There’s a strong likelihood that we see this trend continue as many state and local freezes on rent payments expired on May 31. There could be a wave of evictions, according to housing expert Emily Benfer, as tenants suddenly need to pay three months’ worth of rent. As these rentals are vacated and unemployment continues at historically high rates, the demand may not meet the supply thereby potentially causing a rental crisis.

If you are in the process of filling your properties, TurboTenant can help streamline your rental process with easy and free online rental applications as well as thorough tenant screening so you can find the best renter for your property.

If you have data requirements that are outside the scope of this article, please email press@turbotenant.com. We have a plethora of data and are happy to supply another data set if it is available. Check out all of our COVID-19 landlord resources here

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Sarnen Steinbarth

CEO & Founder TurboTenant, Inc

Sarnen has been investing in rental property since the age of 19. He saw firsthand the need for an easy-to-use and affordable technology backed solution geared towards independent landlords. In October of 2015, he launched TurboTenant. Today TurboTenant serves 200,000+ landlords and is still dedicated to making the rental process easy, smooth, and hassle-free. Sarnen is a regular contributor on Forbes and Bigger Pockets and has firmly positioned himself as thought leader in the real estate and proptech space.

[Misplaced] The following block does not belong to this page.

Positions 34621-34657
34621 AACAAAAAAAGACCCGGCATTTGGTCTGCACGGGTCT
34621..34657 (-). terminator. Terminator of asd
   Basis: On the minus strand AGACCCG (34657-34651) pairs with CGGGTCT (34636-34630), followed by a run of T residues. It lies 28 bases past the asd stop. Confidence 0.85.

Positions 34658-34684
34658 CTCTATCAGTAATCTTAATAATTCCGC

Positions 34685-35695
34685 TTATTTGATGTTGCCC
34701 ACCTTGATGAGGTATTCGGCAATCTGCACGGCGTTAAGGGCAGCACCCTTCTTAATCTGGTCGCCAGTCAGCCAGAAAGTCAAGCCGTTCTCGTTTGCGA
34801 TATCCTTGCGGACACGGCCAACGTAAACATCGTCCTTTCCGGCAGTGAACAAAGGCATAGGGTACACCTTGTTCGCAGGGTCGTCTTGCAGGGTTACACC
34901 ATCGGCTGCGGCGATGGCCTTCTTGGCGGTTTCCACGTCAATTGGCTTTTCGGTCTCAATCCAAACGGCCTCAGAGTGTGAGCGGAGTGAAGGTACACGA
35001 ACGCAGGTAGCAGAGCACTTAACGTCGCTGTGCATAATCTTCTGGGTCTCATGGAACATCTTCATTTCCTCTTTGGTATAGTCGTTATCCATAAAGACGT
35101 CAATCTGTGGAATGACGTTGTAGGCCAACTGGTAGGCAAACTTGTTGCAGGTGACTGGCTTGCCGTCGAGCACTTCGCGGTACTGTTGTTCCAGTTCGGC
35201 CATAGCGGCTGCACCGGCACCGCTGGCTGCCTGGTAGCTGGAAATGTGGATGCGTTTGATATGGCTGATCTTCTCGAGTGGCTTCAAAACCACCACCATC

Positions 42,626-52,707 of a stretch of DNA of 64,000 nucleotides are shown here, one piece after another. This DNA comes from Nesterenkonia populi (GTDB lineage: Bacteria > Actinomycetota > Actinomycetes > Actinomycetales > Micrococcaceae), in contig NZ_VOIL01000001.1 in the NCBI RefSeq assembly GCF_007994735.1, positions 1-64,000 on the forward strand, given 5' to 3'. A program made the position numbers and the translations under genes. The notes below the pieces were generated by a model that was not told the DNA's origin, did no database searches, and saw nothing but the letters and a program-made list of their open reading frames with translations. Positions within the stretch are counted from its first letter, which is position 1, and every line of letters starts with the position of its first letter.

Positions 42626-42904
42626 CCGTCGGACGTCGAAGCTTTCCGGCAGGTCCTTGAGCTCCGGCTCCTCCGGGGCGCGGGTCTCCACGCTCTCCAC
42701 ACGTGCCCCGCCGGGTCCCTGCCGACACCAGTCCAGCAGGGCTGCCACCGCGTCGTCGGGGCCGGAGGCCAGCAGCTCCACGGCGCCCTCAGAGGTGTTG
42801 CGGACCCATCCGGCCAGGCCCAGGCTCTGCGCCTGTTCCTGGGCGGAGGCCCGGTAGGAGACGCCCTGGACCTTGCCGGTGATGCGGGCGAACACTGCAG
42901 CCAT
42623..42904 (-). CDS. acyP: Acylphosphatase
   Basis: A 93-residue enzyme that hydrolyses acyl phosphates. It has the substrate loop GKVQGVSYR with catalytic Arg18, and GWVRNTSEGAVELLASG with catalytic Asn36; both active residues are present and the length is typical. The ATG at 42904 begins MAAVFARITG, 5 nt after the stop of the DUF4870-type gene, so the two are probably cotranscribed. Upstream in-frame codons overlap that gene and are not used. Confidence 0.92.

Guidelines for using these data.

You are welcome to use any of the data in this report for your own purposes, we just kindly ask that you properly cite the source. You can view our methodology for our TurboTenant Reports here.  

An example citing: According to a report by TurboTenant, an online property management software company….

If you have data requirements that are outside the scope of this article, please email press@turbotenant.com. We have a plethora of data and are happy to supply another data set if it is available.